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Thursday, February 15, 2007 - Page updated at 12:37 PM

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Theater Review

"A Tale of Two Cities" | A subtle evolution among a raucous revolution

Seattle Times theater critic

The opening sentence is one of the most memorable in English letters, beginning with the deathless phrase: "It was the best of times, it was the worst of times ... "

But Book-It Repertory Theatre's new retelling of "A Tale of Two Cities" isn't the best recent adaptation of the famed Charles Dickens novel. And it certainly isn't the worst.

Mounted in mini-epic style with a bustling cast of 19, this premiere dramatization by Jane Jones and Kevin McKeon can be about as subtle as a guillotine slamming down on a French aristo's neck.

With all the tableau-ing and hub-bubbing and stagy French accents in the peon throngs, one at times feels trapped in an overeager community-theater version of "Les Miserables."

But there are obvious pluses here too. The script laudably preserves the dialectical nature of Dickens' story, which finds faults and virtues in the French Revolution and in the ancien regime it toppled. It rips along, with an assist from Joshua Kohl's interesting original music.

And key actors in the major roles truly do rise above the mob. By turns, Andrew DeRycke as the redeemable misanthrope Sydney Carton, Todd Jefferson Moore as haunted Dr. Manette and Brian Thompson (in two pungent character turns) captivate us, lifting the show out of the boiling pot of melodrama.

In any case, "A Tale of Two Cities" is bound to be a crowd-pleaser for Book-It, on the strength of its title alone. It is still required reading in many a high school, thanks to Dickens' skilled conflation of world-shaking events with the fates of several symbolic families.

Now playing

"A Tale of Two Cities," by Charles Dickens, adapted by Jane Jones and Kevin McKeon. Wednesdays-Sundays through March 4 at Seattle Center House Theatre, Seattle Center; $15-$32 (206-216-0833 or

The novel's major themes and incidents, spread over 18 years (1775-93), are jammed into Jones' breathless, three-hour staging.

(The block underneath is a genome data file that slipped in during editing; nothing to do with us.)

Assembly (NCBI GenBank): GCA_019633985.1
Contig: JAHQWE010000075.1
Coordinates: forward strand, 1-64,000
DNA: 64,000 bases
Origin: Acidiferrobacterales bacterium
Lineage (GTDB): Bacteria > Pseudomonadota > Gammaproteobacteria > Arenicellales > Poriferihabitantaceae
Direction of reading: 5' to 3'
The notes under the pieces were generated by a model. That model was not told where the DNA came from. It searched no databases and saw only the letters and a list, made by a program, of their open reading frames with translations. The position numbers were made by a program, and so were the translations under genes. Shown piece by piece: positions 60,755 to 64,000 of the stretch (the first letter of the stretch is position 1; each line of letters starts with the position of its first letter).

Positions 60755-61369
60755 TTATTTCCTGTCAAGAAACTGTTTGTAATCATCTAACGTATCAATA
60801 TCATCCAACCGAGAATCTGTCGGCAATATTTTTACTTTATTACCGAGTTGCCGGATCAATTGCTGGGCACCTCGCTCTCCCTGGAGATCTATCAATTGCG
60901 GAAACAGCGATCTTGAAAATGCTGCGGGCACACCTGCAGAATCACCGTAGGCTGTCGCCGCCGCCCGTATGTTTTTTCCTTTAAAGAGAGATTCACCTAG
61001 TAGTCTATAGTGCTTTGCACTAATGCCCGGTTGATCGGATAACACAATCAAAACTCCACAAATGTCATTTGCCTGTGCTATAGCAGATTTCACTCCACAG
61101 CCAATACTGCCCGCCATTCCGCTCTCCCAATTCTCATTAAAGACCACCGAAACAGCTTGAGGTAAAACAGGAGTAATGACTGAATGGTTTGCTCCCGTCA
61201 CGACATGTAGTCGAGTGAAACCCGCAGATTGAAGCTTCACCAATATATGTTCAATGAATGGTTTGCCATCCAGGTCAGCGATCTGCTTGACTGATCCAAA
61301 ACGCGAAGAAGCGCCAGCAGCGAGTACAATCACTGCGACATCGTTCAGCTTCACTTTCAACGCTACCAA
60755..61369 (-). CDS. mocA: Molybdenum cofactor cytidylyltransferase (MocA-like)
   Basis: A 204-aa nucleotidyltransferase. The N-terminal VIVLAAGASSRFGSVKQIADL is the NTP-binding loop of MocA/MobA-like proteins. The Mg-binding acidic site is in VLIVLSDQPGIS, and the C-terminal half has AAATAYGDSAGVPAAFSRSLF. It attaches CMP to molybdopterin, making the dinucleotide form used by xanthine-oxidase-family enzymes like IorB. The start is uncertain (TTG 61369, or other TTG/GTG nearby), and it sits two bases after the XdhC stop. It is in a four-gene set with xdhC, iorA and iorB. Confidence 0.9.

It starts with Dr. Manette's reunion with his daughter Lucie (fetching Stephanie Danna), after a brutal, unjust imprisonment in the Bastille. It continues with the enlightened aristocrat Charles Darnay (a rather bland Colin Byrne) wooing Lucie after renouncing the cruel privileges of his lineage, embodied by his uncle the Marquis (played with lip-smacking vileness by Thompson).

Less lifelike, on paper and stage, are the plebian revolutionaries, including the Defarges, a Parisian barkeep (James B. Winkler) and his vengeful wife (Sam Wykes). Mais oui, the latter knits the names of those marked for the guillotine into a crimson shroud, the most vivid part of a purposefully grim production design by Curtis Taylor and artist Mandy Greer. (A less effective symbolic stroke: a one-woman French chorus garbed by costumer Ron Erickson in a trailing scarlet ballgown).

When Charles makes a mercy trip to Paris, Madame Defarge's needles get busy. But as anticipated, DeRycke's Carton saves the day by doing "a far, far better thing" than he'd ever done before.

In the Dickens canon, "A Tale of Two Cities" is high on historical sweep, but low on humor. It is also, paradoxically, a deeply personal work.

When it came out in 1859, Dickens was 47, and at a crossroads. He was a devoted advocate for the poor, but also feared a British revolution could bring the bloody purges that followed France's uprising.

Love was also on his mind. Separated from his wife of many years, Dickens was infatuated with actress Ellen Ternan, a likely model for Lucie.

But the character closest to his heart was Carton, whose transformation gives the tale its spiritual gravitas.

With unmannered clarity, DeRycke's Carton evolves from a wastrel cynic to a Christ-like martyr. His poignant colloquy with Thompson's Jarvis Lorry, about love as service to the beloved, is a reminder of how meaningful a quiet stage conversation between two actors making genuine contact can be.

If only a soupçon of such nuance could be applied, more often, to the rampaging riff-raff, too.

Misha Berson:

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